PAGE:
Fort Worth native and longtime Ben Harper drummer Jordan Richardson has been crafting his solo debut for what seems like an eternity. We called the now-impending album's “Corsica” one of the best local songs of 2012, and if his cover of Al B. Sure's “Nite and Day” makes the album's final tracklist, we can easily see his batch of divorce-pop tunes making it onto our year-end “Best Albums of 2013” list.

Polyphonic Spree (August 6)
Half of this album has already appeared online or in the background of primetime television shows, so it's not like Yes, It's True's impending release is going to come totally out of left field or anything. But there's just so much that someone like Tim DeLaughter can do with a band this size — especially when given several years to write and arrange the tunes — that we can't help but be a little eager to see what the other half of the disc brings.

Spooky Folk (Late Summer/Early Fall)
There are many reasons to really look forward to this Denton outfit's longtime-coming sophomore LP. For starters, it's been over three years since the band released their flawless debut, and, for our money, that album ranks among the very best local releases we've seen in the past decade. Plus, an album release show will give their now-Denver-residing frontman to an excuse to come back to town for at least one more local show.

War Party (Late Summer/Early Fall)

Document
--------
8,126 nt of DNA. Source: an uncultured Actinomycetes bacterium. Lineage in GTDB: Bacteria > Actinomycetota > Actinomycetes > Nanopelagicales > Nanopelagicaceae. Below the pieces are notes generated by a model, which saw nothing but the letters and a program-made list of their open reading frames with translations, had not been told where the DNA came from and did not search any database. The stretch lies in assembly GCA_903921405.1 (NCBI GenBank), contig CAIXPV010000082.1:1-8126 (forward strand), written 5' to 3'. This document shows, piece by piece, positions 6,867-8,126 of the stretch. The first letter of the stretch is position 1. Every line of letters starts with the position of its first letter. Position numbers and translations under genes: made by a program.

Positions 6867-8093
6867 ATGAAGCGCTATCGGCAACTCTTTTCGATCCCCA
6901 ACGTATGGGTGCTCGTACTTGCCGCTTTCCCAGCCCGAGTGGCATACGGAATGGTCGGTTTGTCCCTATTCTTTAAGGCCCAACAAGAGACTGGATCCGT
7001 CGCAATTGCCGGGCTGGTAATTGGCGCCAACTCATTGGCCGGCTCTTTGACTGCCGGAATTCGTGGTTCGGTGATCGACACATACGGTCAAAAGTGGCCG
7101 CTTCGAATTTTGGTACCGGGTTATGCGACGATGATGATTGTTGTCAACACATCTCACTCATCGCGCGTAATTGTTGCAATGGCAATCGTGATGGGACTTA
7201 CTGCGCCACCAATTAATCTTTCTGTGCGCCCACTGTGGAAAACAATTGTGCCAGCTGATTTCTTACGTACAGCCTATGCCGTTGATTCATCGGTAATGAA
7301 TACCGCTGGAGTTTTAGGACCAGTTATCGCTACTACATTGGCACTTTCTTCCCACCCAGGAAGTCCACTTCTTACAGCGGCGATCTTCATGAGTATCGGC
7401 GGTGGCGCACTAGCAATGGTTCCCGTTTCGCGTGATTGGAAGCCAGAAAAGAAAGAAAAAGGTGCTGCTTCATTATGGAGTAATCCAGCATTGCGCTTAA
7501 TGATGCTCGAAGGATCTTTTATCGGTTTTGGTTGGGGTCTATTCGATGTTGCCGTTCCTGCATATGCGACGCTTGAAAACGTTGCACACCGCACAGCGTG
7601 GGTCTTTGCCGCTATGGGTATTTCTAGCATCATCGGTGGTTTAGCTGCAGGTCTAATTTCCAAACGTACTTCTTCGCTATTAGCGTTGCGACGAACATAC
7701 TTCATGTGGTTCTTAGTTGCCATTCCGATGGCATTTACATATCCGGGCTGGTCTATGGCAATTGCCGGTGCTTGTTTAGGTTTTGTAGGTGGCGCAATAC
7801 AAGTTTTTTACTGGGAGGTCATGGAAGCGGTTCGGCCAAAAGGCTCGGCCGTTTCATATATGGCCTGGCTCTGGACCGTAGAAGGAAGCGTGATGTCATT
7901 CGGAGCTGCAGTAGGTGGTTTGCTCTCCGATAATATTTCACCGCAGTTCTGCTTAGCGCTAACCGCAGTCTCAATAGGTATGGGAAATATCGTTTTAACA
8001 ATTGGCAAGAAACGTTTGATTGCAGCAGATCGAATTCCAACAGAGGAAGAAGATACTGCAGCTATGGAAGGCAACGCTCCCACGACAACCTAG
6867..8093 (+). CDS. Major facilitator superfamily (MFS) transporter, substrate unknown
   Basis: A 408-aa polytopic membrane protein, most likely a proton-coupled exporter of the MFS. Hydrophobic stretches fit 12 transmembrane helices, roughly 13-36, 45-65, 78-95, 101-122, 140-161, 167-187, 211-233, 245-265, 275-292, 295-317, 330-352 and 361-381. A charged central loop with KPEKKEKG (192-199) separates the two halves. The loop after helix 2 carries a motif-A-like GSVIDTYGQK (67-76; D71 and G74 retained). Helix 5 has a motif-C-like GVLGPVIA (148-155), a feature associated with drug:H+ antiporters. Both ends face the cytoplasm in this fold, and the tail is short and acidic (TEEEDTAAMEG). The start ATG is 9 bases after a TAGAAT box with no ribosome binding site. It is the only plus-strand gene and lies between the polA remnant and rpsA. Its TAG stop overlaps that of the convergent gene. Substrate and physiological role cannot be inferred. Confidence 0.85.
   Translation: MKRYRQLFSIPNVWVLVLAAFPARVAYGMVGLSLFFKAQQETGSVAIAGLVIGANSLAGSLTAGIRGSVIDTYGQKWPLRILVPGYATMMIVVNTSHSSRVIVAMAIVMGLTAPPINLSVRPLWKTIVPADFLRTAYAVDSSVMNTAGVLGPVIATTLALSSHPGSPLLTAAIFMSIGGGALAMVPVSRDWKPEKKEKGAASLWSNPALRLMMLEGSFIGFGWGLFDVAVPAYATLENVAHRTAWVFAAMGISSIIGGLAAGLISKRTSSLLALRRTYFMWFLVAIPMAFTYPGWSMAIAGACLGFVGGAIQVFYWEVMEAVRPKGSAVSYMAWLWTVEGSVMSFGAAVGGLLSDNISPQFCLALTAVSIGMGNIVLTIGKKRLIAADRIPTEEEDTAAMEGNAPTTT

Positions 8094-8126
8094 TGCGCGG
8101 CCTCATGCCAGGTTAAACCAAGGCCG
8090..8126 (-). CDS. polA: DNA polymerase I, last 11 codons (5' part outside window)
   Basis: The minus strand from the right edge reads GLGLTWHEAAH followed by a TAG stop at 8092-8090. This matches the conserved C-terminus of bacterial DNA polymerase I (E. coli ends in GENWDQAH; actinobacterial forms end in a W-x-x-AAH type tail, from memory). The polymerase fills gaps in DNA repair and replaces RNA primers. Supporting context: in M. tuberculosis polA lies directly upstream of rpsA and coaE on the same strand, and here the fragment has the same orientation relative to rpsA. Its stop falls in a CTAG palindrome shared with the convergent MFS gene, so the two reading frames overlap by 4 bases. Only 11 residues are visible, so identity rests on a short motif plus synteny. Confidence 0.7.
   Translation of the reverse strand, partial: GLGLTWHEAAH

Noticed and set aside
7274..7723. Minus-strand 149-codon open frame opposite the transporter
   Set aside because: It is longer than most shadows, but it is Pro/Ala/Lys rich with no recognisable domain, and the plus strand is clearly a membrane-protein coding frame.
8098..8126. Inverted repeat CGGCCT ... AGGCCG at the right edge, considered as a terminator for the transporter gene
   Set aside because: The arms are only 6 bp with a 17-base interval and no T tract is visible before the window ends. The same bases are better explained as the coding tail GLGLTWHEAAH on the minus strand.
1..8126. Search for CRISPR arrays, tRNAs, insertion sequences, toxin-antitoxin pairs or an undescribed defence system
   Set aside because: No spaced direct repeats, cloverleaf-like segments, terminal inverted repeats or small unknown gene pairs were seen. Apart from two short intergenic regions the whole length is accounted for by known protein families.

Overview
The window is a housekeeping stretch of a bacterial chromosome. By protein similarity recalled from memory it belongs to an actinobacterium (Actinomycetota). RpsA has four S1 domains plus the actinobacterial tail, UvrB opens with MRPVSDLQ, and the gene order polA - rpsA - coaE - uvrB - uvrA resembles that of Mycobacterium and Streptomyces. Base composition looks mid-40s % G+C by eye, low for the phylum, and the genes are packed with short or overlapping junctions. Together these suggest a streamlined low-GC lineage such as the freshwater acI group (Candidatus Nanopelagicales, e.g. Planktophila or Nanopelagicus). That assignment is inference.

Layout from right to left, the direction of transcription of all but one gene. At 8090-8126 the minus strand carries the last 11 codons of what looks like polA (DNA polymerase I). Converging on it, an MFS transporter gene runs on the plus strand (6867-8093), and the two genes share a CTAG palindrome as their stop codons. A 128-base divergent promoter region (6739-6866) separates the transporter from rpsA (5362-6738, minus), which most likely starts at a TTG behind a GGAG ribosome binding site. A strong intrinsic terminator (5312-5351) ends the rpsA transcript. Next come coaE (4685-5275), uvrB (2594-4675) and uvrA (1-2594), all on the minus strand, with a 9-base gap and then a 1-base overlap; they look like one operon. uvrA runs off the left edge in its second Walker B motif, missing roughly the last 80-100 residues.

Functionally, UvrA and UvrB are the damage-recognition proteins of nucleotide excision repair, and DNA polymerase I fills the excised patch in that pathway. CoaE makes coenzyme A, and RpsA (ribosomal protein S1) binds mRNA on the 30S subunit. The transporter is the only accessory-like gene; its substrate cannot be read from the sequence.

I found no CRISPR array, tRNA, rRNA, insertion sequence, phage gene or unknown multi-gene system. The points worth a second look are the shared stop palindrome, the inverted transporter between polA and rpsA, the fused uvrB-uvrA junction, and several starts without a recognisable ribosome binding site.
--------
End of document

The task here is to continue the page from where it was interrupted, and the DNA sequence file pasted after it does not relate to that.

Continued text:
Between the time that the doo-wop-punks released a handful of EPs last year and began working on their first proper full-length at Eagle Audio, they've added a trombone to their already heavily trumpet-infused sound. Piano and organ overdubs this time through should help make their debut LP at huge, polished-sounding effort — though not at the expense of their rough edges.

Bludded Head (Late Summer/Early Fall)
The band's next record features production work from Pinkish Black's Daron Beck and engineering by Drug Mountain's Britt Robisheaux. Oh, and some pedal steel work from Eleven Hundred Springs' Burton Lee on top of the band's already experimental sound. This one's got all the makings of being one of the most challenging — and rewarding — disc any local band puts out all year.

Spookeasy (Late Summer/Early Fall)
We were already pretty big fans of this Stephanie Burns-fronted Dallas quartet's last album — and, given that the band is once again recording at Tomcast Studios with Spoon multi-instrumentalist Eric Harvey at the helm, we figure we can even expect to hear some improvement this time around. Look for bigger, fuzzier bass lines and more full-honed material, though not at the expense of the band's Spoon-meets-Black-Angels sound.

Blackstone Rangers (Late Summer/Early Fall)